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Falk College Presents Public Health Week Activities for Syracuse University Students, Local Community
lisa Olson-Gugerty Portrait
Lisa Olson-Gugerty, associate teaching professor of public health in the Falk College, says public health provides “a framework by which we live.”

To recognize National Public Health Week from April 3-9, the Department of Public Health in the Falk College of Sport and Human Dynamics at Syracuse University is presenting a series of free public events that will focus on a wide range of public health issues.

The events will be held at Syracuse University, Le Moyne College, and Brady Market in downtown Syracuse. Organizer Lisa Olson-Gugerty, an associate teaching professor of public health at Syracuse University and a family nurse practitioner, said that while the COVID-19 pandemic shined a spotlight on public health, the Public Health Week activities will remind everyone that public health impacts our lives in many other ways.

“Public health is a framework by which we live and exist and are able to maintain our health and well-being in our everyday life and you don’t even realize it’s there,” Olson-Gugerty said. “It’s the air quality in the building, it’s the seat belts we’re required to wear, it’s our food quality, it’s our water quality, it’s our access to healthcare, it’s everything we do in everyday life.”

Several of the local events will connect with this year’s National Public Health Week theme, which is “Centering and Celebrating Cultures in Health.” Here are the events:

Monday, April 3: Monday Mile and Keep It Moving Challenge, starting at 9 a.m., Falk College, Syracuse University. The Monday Mile run is sponsored through a grant from Sidney “Sid” Lerner ’53, benefactor of the Maxwell School’s Lerner Center for Public Health Promotion.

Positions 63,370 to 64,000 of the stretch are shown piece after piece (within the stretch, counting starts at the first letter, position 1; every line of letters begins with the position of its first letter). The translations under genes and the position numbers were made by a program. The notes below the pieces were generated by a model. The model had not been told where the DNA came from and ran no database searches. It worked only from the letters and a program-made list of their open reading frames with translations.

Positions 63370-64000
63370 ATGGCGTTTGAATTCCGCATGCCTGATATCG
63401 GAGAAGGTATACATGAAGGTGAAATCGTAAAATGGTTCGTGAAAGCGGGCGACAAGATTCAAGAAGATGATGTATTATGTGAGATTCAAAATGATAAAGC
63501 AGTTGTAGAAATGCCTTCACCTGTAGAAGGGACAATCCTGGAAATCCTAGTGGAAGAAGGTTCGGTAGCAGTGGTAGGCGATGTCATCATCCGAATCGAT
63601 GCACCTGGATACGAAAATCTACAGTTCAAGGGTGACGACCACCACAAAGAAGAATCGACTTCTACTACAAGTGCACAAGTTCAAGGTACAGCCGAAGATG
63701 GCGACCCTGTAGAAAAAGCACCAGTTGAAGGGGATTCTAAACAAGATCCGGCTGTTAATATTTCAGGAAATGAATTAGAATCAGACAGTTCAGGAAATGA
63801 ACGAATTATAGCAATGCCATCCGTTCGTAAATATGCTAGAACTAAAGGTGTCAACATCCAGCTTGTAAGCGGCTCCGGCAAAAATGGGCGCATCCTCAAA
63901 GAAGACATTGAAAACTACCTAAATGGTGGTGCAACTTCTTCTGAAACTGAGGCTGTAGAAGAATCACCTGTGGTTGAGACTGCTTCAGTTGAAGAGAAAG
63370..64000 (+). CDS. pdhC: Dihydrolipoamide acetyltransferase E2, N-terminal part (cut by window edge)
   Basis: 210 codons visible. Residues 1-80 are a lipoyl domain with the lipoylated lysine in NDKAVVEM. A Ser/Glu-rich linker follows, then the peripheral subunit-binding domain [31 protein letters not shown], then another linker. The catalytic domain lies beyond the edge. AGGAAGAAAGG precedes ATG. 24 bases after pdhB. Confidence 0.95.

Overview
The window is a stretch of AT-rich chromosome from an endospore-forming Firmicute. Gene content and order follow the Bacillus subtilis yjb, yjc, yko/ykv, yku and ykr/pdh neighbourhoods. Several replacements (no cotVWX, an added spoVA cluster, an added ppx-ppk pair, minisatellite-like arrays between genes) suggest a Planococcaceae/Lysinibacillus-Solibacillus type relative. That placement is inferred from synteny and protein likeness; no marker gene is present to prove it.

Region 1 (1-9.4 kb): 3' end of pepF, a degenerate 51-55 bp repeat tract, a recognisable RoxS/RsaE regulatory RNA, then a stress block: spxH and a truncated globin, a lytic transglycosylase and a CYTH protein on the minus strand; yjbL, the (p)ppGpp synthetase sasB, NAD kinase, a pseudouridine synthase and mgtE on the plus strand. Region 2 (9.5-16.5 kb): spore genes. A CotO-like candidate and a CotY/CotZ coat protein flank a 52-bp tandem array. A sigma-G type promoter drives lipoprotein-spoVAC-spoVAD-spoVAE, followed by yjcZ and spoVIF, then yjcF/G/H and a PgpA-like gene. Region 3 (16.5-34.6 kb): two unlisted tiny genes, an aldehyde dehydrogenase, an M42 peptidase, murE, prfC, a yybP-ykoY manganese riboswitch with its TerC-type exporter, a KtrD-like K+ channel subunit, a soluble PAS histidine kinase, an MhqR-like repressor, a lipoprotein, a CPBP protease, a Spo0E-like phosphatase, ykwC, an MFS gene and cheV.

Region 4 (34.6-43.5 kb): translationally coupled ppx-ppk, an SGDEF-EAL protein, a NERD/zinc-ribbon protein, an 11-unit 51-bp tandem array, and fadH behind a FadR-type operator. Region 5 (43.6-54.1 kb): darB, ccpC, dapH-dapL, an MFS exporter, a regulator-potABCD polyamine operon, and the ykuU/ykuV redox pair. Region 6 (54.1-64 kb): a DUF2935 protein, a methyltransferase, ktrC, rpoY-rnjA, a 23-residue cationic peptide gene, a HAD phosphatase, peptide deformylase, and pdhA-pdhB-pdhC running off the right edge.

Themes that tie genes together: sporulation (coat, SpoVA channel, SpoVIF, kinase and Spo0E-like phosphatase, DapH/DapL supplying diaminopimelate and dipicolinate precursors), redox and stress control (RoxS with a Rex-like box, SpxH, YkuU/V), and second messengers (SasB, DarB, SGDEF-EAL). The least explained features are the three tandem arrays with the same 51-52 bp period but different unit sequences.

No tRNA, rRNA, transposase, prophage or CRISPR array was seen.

Monday, April 3: Documentaries in the Curtin Special Events room in the Campus Center at Le Moyne College: “Crow Country – Our Right for Food Sovereignty” (3:30-3:50 p.m.); “Hungry to Learn” (4-5:25 p.m.); and a repeat of “Crow Country” (5:30-5:50 p.m.). The documentaries are hosted by Le Moyne’s Physician Assistant Studies program, and light refreshments and healthy snacks will be provided.

Le Moyne College also encourages attendees to bring a food item donation for the Le Moyne College Food Pantry. Suggested healthy foods items include rice and grains, pasta (whole grain), oatmeal, spaghetti sauce, low-sodium canned soup or vegetables. At this time, the Food Pantry is unable to accept fresh produce or food that requires refrigeration.

Visit the Le Moyne College website for a campus map and parking information. For Syracuse University students, transportation to Le Moyne will be available through the Schine Student Center.

Tuesday, April 4: Narcan training, 6:30-7:30 p.m., 335 White Hall, Falk College.

Wednesday, April 5: Narcan training, 10-11 a.m., Brady Market, 307 Gifford St, Syracuse.

The Narcan trainings are hosted by the Onondaga County Health Department, Central New York Area Health Education Center, and the Student Association for Public Health Education (SAPHE), a student organization at Falk College.

Thursday, April 6: Lunch and Learn with the Lerner Center for Public Health Promotion and Population Health at Syracuse University, noon, 441 White Hall, Falk College. Topic: “Positive Psychology.”

Thursday, April 6: Culture and Health Panel, 7 p.m., Grant Auditorium, White Hall, Falk College. The panel discussion is hosted by SUNY Upstate Medical University and InterFaith Works of Central New York.